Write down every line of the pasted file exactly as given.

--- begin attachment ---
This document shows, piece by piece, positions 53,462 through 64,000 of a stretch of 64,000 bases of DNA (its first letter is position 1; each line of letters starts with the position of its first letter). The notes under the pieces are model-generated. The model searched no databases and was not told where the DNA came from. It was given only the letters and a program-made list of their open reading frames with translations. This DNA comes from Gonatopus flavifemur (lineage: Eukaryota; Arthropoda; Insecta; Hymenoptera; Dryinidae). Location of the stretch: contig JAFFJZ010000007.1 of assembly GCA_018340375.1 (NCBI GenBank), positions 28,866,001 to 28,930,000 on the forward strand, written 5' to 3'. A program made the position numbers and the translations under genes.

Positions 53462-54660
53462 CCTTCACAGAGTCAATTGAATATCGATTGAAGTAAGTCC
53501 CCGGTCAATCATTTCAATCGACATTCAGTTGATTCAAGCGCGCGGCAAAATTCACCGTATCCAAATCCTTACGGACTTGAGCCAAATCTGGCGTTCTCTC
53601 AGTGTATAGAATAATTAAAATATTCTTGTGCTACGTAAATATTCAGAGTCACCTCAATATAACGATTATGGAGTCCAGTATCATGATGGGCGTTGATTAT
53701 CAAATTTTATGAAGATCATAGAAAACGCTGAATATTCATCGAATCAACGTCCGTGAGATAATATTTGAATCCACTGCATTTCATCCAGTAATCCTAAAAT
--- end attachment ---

This document shows, piece by piece, positions 53,462 through 64,000 of a stretch of 64,000 bases of DNA (its first letter is position 1; each line of letters starts with the position of its first letter). The notes under the pieces are model-generated. The model searched no databases and was not told where the DNA came from. It was given only the letters and a program-made list of their open reading frames with translations. This DNA comes from Gonatopus flavifemur (lineage: Eukaryota; Arthropoda; Insecta; Hymenoptera; Dryinidae). Location of the stretch: contig JAFFJZ010000007.1 of assembly GCA_018340375.1 (NCBI GenBank), positions 28,866,001 to 28,930,000 on the forward strand, written 5' to 3'. A program made the position numbers and the translations under genes.

Positions 53462-54660
53462 CCTTCACAGAGTCAATTGAATATCGATTGAAGTAAGTCC
53501 CCGGTCAATCATTTCAATCGACATTCAGTTGATTCAAGCGCGCGGCAAAATTCACCGTATCCAAATCCTTACGGACTTGAGCCAAATCTGGCGTTCTCTC
53601 AGTGTATAGAATAATTAAAATATTCTTGTGCTACGTAAATATTCAGAGTCACCTCAATATAACGATTATGGAGTCCAGTATCATGATGGGCGTTGATTAT
53701 CAAATTTTATGAAGATCATAGAAAACGCTGAATATTCATCGAATCAACGTCCGTGAGATAATATTTGAATCCACTGCATTTCATCCAGTAATCCTAAAAT